Chromotherapy: Healing Hues
Colors corresponding with your chakras can help heal and balance your body and mind.
Color therapy, also known as chromotherapy, is an alternative remedy that uses color and light to treat physical or mental health by balancing the body’s energy centers, also known chakras. This concept dates back to ancient Egyptians who used sun-activated solarium rooms constructed with colored glass for therapeutic purposes. Today, both conventional and holistic practitioners acknowledge the healing potential of art therapy, and even though color therapy remains a gray area in Western medicine, enthusiasts are embracing its influence.
“I have seen color therapy applied to the décor of Florida Hospital for Children,” says board-certified pediatrician Stacy McConkey. To help ease stress, the healthcare system installed a Philips Ambient Experience lighting system in both the emergency department and patient rooms to achieve customizable illumination and imaging. In her private practice, McConkey created a sense of tranquility using ocean, jungle and other nature paintings in calming blue and green hues.
Freelance artists Chantel Rodriguez and Augusto Herrera took their vision of color therapy literally, creating a line of eyeglasses. “Our glasses are like portable solariums that allow you to choose how you want to feel, because colors influence us,” says Rodriguez, who co-founded ZEN30, an eyewear line of seven UV lenses that correspond to the body’s seven chakras. Herrera explains that each color emits its own frequency—color enters through the eye and reaches the brain, which redirects the signal throughout the body. Take an online test (itszen30.com) to identify which of your chakras are overactive, underactive or balanced to select the optimal shade—for recommended wear of 30 minutes each day.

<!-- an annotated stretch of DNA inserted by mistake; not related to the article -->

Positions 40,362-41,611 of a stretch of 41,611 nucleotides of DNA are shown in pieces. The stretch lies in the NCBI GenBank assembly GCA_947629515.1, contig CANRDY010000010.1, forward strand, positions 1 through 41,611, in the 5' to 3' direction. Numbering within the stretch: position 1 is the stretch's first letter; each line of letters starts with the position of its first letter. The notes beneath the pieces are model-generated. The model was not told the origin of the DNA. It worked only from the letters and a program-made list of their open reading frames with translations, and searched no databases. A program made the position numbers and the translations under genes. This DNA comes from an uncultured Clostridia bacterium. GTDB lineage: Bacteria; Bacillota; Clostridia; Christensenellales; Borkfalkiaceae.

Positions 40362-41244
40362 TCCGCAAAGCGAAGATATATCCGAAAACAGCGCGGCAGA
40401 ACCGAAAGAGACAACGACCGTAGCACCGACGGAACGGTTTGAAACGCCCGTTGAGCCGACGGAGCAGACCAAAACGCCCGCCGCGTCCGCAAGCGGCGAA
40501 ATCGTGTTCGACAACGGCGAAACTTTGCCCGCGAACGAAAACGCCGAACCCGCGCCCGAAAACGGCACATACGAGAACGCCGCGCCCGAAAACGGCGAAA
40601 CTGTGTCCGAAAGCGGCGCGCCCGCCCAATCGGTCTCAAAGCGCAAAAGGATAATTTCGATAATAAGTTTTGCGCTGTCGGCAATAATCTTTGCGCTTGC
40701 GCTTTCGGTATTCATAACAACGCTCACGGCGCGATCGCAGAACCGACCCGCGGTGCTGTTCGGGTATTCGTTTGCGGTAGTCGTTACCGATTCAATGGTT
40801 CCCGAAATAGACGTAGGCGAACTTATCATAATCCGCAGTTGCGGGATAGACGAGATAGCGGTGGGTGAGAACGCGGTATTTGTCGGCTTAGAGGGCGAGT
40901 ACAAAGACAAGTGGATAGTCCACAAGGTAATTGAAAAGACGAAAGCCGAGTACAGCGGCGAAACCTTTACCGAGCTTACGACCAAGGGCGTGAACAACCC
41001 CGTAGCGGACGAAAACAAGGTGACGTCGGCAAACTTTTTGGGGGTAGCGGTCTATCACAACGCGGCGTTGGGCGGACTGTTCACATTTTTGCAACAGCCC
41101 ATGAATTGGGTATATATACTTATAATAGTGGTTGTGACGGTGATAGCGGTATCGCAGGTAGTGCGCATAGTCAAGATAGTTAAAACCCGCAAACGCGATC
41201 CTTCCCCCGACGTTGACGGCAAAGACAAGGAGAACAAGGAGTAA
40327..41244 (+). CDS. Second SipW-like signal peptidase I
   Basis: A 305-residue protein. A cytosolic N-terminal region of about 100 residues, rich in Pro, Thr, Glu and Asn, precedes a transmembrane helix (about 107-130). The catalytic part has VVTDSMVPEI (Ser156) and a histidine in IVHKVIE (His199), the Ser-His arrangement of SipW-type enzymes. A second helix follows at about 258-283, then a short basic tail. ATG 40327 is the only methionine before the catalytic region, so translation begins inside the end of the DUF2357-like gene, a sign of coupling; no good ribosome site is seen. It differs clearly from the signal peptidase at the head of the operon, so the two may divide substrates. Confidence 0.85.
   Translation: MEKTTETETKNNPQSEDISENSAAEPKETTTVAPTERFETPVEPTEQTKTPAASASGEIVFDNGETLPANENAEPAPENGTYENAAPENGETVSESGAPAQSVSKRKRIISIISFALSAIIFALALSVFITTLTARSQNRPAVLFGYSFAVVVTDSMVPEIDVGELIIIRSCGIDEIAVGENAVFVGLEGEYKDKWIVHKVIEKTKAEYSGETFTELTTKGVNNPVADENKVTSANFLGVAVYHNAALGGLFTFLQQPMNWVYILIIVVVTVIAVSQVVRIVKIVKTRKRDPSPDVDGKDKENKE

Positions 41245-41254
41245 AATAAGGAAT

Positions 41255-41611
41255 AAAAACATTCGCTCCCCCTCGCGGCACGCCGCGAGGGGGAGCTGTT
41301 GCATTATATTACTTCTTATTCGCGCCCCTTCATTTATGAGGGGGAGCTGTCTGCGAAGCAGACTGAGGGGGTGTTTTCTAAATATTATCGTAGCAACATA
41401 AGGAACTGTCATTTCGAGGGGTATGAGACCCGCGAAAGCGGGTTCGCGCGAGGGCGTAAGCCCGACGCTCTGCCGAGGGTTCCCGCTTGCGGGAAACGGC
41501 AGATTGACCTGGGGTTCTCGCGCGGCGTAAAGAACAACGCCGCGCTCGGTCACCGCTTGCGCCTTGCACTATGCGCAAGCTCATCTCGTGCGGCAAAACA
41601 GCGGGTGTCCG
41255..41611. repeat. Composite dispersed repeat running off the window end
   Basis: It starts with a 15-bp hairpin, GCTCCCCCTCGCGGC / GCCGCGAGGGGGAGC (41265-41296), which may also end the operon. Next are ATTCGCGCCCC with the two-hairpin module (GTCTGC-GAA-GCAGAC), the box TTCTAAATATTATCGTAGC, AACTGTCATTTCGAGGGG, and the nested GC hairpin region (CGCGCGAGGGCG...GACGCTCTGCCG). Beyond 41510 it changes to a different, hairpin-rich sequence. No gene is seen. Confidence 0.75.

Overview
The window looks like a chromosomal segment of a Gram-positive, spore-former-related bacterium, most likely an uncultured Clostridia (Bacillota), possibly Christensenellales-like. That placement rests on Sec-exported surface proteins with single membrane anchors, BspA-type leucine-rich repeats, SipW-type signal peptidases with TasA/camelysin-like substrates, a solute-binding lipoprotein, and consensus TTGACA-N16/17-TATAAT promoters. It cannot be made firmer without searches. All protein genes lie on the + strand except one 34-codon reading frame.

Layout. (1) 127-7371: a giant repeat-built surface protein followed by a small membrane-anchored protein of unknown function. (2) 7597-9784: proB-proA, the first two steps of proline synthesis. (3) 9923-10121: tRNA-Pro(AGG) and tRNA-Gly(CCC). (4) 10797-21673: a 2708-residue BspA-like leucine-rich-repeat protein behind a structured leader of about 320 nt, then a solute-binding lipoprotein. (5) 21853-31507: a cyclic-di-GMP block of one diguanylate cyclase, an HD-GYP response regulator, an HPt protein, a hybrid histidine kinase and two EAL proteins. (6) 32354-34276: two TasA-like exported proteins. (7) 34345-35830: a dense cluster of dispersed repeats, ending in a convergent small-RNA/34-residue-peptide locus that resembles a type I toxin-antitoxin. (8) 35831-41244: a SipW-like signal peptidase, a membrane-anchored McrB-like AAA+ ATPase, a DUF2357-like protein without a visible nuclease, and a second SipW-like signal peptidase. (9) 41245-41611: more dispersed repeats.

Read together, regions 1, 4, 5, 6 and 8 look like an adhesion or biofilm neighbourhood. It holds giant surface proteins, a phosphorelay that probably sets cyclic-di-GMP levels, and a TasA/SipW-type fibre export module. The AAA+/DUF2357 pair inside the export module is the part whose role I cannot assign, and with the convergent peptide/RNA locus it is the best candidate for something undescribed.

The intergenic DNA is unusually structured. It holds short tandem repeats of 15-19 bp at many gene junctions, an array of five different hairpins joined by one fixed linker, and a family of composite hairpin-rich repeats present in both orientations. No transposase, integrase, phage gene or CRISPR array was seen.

Rodriguez and Herrera also opened a permanent space for YogART (yogartinc.com), a series of seven classes blending color and chakra-opening poses. Participants wear ZEN30 glasses in a color-lit studio and follow a sequence of poses led by a certified yogi. The classes, which cost $7 per person, per class, are held at Studio One on the second Sunday of each month from 11 a.m. to 12:15 p.m.
The Bcenter (bcenter.org), an Orlando-based nonprofit serving stroke survivors, cites chromotherapy as a recommended rehabilitation therapy. “Research suggests that stroke survivors with an appreciation for the arts recover better,” says CEO Valerie Greene who, influenced by her own success with color therapy, held two art/color therapy sessions for stroke patients. Vanness Johnson, art director for Heroes of Freedom, a local nonprofit serving disabled veterans, agrees: “Art gives [veterans] an avenue to dig deeper within themselves and express,” with a goal to combat post-traumatic stress.
Colorpuncture, developed by Peter Mandel, a German naturopath and acupuncturist, is another alternative healing technique that involves the application of colored light frequencies to “acu-points” on the skin. Each color consists of different wavelengths and stimulates intra-cellular communication, according to The Body Therapy Center in Palm Coast, an area colorpuncture site. Author and teacher Manohar Croke, Director of the U.S. Esogetic Colorpuncture Institute, presented at the International Light Association’s annual conference recently on the possibilities, proclaiming: “I believe colorpuncture is a remarkable adjunct tool to help psychotherapists deepen and enhance their work with their clients” to surface and release the imprints of psychological stress and trauma.”